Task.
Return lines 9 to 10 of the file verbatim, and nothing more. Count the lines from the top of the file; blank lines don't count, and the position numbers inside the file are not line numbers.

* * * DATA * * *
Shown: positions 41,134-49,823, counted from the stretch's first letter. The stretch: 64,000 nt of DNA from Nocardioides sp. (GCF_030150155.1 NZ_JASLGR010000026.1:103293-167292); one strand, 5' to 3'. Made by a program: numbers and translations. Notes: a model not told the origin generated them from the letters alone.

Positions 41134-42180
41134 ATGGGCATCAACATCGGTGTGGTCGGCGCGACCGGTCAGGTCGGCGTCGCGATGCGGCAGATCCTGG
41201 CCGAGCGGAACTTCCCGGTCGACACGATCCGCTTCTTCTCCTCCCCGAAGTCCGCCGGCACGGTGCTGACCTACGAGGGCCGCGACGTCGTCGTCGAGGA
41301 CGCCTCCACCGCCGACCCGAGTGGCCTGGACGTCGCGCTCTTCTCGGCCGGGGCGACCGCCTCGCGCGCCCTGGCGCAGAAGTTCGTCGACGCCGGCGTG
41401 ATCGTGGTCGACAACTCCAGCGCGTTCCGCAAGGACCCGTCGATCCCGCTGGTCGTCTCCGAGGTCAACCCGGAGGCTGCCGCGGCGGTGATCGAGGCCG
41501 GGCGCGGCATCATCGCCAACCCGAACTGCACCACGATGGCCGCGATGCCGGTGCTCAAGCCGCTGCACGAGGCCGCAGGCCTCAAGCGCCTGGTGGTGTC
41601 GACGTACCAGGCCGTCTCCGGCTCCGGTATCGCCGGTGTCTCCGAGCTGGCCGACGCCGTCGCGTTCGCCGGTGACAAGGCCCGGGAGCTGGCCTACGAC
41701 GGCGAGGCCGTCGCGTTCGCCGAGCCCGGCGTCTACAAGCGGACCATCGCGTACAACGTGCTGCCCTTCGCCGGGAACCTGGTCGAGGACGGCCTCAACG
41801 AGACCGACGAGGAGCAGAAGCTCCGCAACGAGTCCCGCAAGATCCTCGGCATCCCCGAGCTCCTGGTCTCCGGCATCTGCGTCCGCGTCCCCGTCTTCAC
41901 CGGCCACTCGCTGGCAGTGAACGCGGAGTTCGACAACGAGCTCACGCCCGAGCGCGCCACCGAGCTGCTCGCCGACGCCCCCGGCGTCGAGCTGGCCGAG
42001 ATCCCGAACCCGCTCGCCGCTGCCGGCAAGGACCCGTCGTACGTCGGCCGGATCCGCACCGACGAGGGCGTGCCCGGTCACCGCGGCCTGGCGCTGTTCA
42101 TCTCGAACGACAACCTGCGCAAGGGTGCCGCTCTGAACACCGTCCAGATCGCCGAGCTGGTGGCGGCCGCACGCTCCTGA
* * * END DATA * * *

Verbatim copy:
41701 GGCGAGGCCGTCGCGTTCGCCGAGCCCGGCGTCTACAAGCGGACCATCGCGTACAACGTGCTGCCCTTCGCCGGGAACCTGGTCGAGGACGGCCTCAACG
41801 AGACCGACGAGGAGCAGAAGCTCCGCAACGAGTCCCGCAAGATCCTCGGCATCCCCGAGCTCCTGGTCTCCGGCATCTGCGTCCGCGTCCCCGTCTTCAC